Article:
Back in March, the City of Ontario, in light of the COVID-19 pandemic, suspended utility shutoffs due to non-payment which would apply to April statements and each issued thereafter.

During Tuesday night’s regular meeting of the Ontario City Council, City Manager Adam Brown revisited the matter with the council.

“When the pandemic began back in March, I believe we made the decision in April to suspend shutoffs. And that’s been pretty consistent with what’s going on in the rest of the state,” said Brown.

He went on to explain how it’s also become a common practice nationwide to temporarily suspend utility shutoffs. Brown then said that it is now becoming more common, also, for those same cities to begin the process of resuming shutoffs. He said now is the right time because people are getting back to work, or at least have the opportunity to.

Brown said that before he directed staff to resume the enforcement of utility shutoffs, he wanted to hear from the council and get their thoughts on the matter.

Councilor Freddy Rodriguez asked Brown why “now” is the time to resume enforcing shutoffs orders based on the idea of people getting back to work.

“What are the metrics we are gauging this readiness on?” asked Rodriguez.

Brown said that because there are jobs out there and he believes that a lot of families are struggling right now because one parent may have to stay home with kids could be why some customers are delinquent on their payments.

Rodriguez then asked if that might be a reason to extend the shutoff suspension, to which Brown replied that there are reasons to maintain the suspension and reasons to reinstate it.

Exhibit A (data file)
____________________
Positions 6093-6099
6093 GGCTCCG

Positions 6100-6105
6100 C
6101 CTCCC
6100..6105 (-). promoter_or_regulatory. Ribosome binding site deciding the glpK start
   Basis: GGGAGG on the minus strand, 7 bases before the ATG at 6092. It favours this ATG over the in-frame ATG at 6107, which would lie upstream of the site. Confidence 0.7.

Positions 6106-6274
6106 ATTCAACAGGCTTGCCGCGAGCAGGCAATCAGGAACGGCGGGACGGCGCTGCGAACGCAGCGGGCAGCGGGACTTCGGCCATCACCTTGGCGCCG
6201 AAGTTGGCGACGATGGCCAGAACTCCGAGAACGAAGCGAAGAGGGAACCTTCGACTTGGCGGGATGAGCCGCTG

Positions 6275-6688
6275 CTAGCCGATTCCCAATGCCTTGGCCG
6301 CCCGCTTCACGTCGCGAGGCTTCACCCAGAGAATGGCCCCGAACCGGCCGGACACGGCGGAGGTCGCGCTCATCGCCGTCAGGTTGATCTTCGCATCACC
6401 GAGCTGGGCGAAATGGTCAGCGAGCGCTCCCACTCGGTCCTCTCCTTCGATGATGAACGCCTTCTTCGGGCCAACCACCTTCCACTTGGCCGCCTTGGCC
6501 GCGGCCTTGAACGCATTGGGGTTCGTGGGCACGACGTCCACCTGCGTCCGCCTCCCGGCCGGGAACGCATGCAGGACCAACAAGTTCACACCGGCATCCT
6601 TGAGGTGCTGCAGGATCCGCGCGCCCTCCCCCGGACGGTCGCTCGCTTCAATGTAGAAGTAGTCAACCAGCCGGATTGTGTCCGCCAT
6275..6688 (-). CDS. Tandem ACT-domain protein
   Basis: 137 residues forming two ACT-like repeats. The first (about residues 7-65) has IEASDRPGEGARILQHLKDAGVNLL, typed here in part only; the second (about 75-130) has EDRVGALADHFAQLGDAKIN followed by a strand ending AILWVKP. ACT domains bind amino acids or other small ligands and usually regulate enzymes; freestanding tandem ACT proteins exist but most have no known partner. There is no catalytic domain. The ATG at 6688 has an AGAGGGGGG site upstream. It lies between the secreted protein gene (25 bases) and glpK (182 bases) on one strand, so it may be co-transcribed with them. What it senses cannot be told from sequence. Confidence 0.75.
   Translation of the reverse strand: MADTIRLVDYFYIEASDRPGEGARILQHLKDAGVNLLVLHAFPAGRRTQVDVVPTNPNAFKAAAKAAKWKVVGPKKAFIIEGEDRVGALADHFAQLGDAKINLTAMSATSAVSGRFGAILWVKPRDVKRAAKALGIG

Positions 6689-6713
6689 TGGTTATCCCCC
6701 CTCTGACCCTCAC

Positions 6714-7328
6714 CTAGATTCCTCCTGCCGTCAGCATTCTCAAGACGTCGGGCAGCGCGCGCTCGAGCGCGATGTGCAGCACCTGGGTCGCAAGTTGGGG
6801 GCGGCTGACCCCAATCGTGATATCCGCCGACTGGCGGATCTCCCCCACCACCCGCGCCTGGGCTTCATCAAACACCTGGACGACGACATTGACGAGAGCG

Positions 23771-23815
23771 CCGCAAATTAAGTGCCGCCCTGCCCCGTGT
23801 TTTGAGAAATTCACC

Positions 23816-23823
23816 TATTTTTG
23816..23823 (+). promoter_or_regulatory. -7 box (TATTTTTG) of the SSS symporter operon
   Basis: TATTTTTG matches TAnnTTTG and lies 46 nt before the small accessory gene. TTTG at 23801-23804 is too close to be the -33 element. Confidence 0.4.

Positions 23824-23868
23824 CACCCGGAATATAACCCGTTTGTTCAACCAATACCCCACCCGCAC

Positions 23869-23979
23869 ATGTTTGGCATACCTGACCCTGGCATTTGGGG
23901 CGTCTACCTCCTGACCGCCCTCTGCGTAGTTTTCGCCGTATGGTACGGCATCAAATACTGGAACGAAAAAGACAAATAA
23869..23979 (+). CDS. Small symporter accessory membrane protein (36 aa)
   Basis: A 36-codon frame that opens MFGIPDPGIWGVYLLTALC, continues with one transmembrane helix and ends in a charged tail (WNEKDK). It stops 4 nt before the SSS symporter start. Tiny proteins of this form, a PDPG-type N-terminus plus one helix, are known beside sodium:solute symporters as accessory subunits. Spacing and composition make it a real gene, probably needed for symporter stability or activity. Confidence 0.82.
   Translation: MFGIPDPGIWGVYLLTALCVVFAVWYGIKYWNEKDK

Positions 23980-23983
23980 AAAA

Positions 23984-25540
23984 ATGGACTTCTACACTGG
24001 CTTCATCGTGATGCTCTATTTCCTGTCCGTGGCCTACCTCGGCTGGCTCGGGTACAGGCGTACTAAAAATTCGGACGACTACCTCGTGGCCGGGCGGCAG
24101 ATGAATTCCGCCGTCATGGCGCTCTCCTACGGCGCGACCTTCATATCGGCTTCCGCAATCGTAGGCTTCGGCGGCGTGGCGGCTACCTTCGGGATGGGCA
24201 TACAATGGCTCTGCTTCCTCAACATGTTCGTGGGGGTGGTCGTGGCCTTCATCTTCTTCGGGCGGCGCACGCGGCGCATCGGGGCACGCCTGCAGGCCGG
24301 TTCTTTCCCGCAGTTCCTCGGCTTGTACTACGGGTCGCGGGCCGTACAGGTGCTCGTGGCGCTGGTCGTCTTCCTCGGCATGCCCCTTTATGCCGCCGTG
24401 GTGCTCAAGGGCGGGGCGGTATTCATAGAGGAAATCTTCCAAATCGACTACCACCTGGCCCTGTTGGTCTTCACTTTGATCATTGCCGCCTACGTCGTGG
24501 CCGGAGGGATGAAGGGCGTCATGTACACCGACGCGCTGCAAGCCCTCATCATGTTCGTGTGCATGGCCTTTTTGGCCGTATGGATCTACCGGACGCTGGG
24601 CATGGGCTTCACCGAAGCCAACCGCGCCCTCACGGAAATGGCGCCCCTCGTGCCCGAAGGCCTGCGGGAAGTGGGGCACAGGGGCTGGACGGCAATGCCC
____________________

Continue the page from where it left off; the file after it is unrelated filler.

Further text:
Council President Dan Capron suggested that the city consider leniency for households who have had to be under quarantine as this situation would prevent people from being able to work.

Mayor Riley Hill said that there are programs available to help people struggling financially with utility payments, and that he was in favor of reinstating the utility shutoff policy.

The council ultimately gave their consent to Brown to instruct city staff to lift the suspension on utility shutoffs, no motion was required.

In a follow-up phone call to Brown on Wednesday morning, it was asked if the delinquent accounts are becoming a liability for the city. He responded by saying that “it’s not a great liability” and that these accounts are not affecting the city’s water and sewer fund. Brown did say that it becomes harder for residents who keep putting off a bill that’s been waived because it puts them further into debt.

Brown referenced Ontario Finance Director Kari Ott’s statement from Tuesday night’s meeting about approximately 100 shutoff letters being sent out every month, of those 100, only about 45 actually have their services shut off.

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